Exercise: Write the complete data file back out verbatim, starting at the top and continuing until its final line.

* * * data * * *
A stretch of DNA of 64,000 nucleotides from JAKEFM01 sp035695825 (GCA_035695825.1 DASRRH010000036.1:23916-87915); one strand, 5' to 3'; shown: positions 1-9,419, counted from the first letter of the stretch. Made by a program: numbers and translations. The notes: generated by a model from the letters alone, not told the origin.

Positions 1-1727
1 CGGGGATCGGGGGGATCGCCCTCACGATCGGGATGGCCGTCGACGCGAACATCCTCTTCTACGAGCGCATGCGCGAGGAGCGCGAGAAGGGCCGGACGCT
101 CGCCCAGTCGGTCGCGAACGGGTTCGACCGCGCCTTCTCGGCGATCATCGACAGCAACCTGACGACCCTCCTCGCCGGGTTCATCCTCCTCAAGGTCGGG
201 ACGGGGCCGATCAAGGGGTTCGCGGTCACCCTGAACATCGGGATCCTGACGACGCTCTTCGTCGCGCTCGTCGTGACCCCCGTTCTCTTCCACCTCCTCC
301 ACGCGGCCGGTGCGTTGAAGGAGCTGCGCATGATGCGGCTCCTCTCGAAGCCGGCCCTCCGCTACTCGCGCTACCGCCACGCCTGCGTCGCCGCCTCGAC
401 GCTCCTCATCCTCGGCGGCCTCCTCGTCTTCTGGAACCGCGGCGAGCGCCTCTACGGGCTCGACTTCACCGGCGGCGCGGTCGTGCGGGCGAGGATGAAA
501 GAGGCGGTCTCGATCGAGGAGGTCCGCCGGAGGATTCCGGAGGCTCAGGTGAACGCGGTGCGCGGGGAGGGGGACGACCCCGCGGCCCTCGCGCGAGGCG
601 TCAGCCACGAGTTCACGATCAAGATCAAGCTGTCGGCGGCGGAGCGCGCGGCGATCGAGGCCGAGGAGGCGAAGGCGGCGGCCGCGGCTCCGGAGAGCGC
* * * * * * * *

A stretch of DNA of 64,000 nucleotides from JAKEFM01 sp035695825 (GCA_035695825.1 DASRRH010000036.1:23916-87915); one strand, 5' to 3'; shown: positions 1-9,419, counted from the first letter of the stretch. Made by a program: numbers and translations. The notes: generated by a model from the letters alone, not told the origin.

Positions 1-1727
1 CGGGGATCGGGGGGATCGCCCTCACGATCGGGATGGCCGTCGACGCGAACATCCTCTTCTACGAGCGCATGCGCGAGGAGCGCGAGAAGGGCCGGACGCT
101 CGCCCAGTCGGTCGCGAACGGGTTCGACCGCGCCTTCTCGGCGATCATCGACAGCAACCTGACGACCCTCCTCGCCGGGTTCATCCTCCTCAAGGTCGGG
201 ACGGGGCCGATCAAGGGGTTCGCGGTCACCCTGAACATCGGGATCCTGACGACGCTCTTCGTCGCGCTCGTCGTGACCCCCGTTCTCTTCCACCTCCTCC
301 ACGCGGCCGGTGCGTTGAAGGAGCTGCGCATGATGCGGCTCCTCTCGAAGCCGGCCCTCCGCTACTCGCGCTACCGCCACGCCTGCGTCGCCGCCTCGAC
401 GCTCCTCATCCTCGGCGGCCTCCTCGTCTTCTGGAACCGCGGCGAGCGCCTCTACGGGCTCGACTTCACCGGCGGCGCGGTCGTGCGGGCGAGGATGAAA
501 GAGGCGGTCTCGATCGAGGAGGTCCGCCGGAGGATTCCGGAGGCTCAGGTGAACGCGGTGCGCGGGGAGGGGGACGACCCCGCGGCCCTCGCGCGAGGCG
601 TCAGCCACGAGTTCACGATCAAGATCAAGCTGTCGGCGGCGGAGCGCGCGGCGATCGAGGCCGAGGAGGCGAAGGCGGCGGCCGCGGCTCCGGAGAGCGC